Do you know of any plant extracts we haven’t mentioned that do wonders for your skin? Let us know your favorites. We’re all ears!

Shea nuts and shea butter in a glass bowl


This week’s Ingredient Spotlight column features Shea Butter – yes, that elegant, natural, smooth and velvety substance that is known to be extremely beneficial for your skin.

Shea Butter, also known as the African Karite butter, is a fat that is extracted from the nuts of the Shea tree. The tree is indigenous to countries like Nigeria, Mali, Senegal, Faso and Benin and it is mostly found in the western parts of sub Sahara Africa. The main use of Shea Butter outside of the African continent is in the cosmetics and skin care industry. Shea butter seems to be quite similar to the normal butter that you eat. It has a yellow or a creamish color and is a solid creamy substance. The color of the butter depends on the way it is processed. Raw or unprocessed Shea butter has a yellowish color while processed butter has a creamish color. The biggest difference between the two is that processed Shea butter removes all contaminants as well as the weird smell.

Shea Butter is known to be extremely rich in Vitamins A and E. Both vitamins are considered to be highly beneficial for the skin as they act as antioxidants that undo the radical damage caused on the skin’s surface. According to studies, topical application of Shea Butter also helps people to combat the signs of aging and removes age spots and fine lines. Furthermore, Shea butter can be used to protect the body from the sunlight and also be used to hydrate the skin by preventing water loss.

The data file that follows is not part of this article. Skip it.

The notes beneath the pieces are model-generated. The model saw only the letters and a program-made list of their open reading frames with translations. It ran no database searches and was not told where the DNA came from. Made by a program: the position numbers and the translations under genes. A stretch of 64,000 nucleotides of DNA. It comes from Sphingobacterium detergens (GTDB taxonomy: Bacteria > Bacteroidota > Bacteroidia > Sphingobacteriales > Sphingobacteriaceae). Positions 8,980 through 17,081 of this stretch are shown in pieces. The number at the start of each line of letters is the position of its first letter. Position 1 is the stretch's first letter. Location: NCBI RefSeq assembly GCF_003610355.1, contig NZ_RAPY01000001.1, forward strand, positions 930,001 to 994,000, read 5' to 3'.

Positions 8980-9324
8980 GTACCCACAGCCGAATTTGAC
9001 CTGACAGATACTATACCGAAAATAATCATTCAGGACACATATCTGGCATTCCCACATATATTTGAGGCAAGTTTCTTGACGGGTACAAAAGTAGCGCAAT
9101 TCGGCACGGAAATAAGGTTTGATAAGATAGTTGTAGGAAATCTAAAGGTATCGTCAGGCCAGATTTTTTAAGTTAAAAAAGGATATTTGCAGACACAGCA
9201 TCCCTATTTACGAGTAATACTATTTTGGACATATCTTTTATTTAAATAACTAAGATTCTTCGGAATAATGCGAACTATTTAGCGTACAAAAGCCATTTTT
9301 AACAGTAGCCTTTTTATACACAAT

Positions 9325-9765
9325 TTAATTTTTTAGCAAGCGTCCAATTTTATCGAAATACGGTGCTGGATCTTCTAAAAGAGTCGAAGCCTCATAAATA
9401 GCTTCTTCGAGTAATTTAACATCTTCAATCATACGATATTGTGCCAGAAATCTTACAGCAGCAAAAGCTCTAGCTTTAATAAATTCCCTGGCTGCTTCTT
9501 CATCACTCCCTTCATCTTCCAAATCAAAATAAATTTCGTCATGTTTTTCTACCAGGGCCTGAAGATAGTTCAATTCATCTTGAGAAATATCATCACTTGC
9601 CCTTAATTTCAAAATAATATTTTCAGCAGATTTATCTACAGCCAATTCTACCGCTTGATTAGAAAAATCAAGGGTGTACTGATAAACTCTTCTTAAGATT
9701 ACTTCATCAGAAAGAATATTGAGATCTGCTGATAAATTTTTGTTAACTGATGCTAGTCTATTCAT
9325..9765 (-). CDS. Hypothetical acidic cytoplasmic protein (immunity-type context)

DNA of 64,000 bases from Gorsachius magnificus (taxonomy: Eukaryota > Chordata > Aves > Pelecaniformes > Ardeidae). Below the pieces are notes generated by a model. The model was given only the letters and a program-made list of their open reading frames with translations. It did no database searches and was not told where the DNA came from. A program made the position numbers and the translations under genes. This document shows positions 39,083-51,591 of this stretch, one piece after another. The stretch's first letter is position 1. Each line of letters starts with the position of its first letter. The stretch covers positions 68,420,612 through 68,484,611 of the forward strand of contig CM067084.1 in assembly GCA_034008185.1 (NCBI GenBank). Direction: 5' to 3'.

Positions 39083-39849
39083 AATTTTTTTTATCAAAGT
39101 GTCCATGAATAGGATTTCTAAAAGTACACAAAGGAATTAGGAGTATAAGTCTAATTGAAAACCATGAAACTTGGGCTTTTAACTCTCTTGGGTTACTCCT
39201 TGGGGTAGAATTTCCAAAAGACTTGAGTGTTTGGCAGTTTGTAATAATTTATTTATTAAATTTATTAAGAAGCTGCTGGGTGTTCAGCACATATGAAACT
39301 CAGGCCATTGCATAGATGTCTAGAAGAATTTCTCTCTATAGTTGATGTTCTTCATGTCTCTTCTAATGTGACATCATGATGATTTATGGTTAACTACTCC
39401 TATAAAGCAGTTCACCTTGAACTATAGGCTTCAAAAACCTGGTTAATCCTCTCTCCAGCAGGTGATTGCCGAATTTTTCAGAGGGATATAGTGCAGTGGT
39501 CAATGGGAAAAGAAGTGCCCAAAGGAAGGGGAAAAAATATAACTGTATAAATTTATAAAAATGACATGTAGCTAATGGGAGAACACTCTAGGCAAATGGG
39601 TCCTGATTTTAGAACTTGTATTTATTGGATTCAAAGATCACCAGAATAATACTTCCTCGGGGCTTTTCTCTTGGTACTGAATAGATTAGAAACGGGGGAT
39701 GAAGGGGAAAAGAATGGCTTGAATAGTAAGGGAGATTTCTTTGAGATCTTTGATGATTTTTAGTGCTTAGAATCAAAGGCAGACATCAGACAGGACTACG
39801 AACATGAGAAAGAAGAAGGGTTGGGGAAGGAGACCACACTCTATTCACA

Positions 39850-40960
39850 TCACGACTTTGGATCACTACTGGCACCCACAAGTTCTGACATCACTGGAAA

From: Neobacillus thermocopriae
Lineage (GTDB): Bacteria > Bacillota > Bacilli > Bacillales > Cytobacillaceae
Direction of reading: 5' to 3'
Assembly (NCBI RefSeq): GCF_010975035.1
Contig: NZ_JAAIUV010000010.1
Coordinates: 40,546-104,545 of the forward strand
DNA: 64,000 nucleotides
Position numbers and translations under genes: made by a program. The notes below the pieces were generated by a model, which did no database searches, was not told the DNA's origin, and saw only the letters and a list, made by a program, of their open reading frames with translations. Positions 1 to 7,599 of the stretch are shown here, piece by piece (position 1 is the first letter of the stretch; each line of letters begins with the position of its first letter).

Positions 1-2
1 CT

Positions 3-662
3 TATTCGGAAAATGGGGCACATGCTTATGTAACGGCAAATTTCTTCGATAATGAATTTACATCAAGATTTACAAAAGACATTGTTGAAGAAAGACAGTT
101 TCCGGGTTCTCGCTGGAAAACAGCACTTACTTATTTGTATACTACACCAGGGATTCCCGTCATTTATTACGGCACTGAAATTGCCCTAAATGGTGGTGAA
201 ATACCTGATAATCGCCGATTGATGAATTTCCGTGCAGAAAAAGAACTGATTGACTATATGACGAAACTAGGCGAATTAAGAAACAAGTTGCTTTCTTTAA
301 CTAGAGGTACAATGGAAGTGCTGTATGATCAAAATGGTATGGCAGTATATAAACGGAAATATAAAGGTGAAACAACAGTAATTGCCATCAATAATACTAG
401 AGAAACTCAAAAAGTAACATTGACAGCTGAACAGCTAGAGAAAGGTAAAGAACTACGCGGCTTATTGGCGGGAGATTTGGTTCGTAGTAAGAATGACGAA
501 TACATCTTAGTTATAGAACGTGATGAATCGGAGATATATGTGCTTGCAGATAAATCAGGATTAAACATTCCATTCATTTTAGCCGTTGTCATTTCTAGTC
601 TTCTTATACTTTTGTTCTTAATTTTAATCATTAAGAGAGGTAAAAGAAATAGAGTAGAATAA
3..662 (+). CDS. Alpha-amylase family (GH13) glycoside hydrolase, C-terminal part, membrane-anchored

Shea butter boasts of being extremely therapeutic as it can help to restore damaged or cracked skin. It also boasts of an SPF of 5 which makes it an excellent option to use along with sun protection creams and lotions. Other benefits of Shea butter include soothing dermatitis and eczema and minimizing stretch marks.

Now that the benefits of Shea Butter are much clearer, do you want to know how exactly you can use Shea Butter to benefit your skin? Here are some of the most common applications of Shea Butter.

Lip Balm – Shea Butter can help you to keep your lips protected from the weather and hydrated. It prevents your lips from drying up or cracking. You can also use it on your dry elbows.

Hair Nourishment – Shea Butter is popularly used for hair nourishment purposes. All you need to do is mix some Shea butter in your hair conditioner to give your hair a silky and shiny look. Don’t forget to apply some Shea butter on the roots of your hair to ensure that it has more volume and looks thicker.

Massage Balm – Shea Butter is popularly used as a massage balm. Many spas around the world add essential oils to Shea butter to induce aromatherapy benefits and take care of a variety of skin care solutions.

Sun protection – Shea Butter has a natural Sun Protection Factor (SPF) of 5. This makes it an ideal supplement to your sun protection creams and moisturizers and allows you to protect your skin from the sun as well as ensure that it remains nourished and hydrated.

Moisturizing and hydrating your skin – Rubbing some Shea Butter on your cheeks, hands and elbows can help you make them look hydrated and bring back that long lost glow. The best way to do this is to add a bit of Shea butter to your hot baths. This should help you to hydrate and nourish your entire body.

 Do you use Shea Butter as part of your skin care routine? Tell us more in the comments below!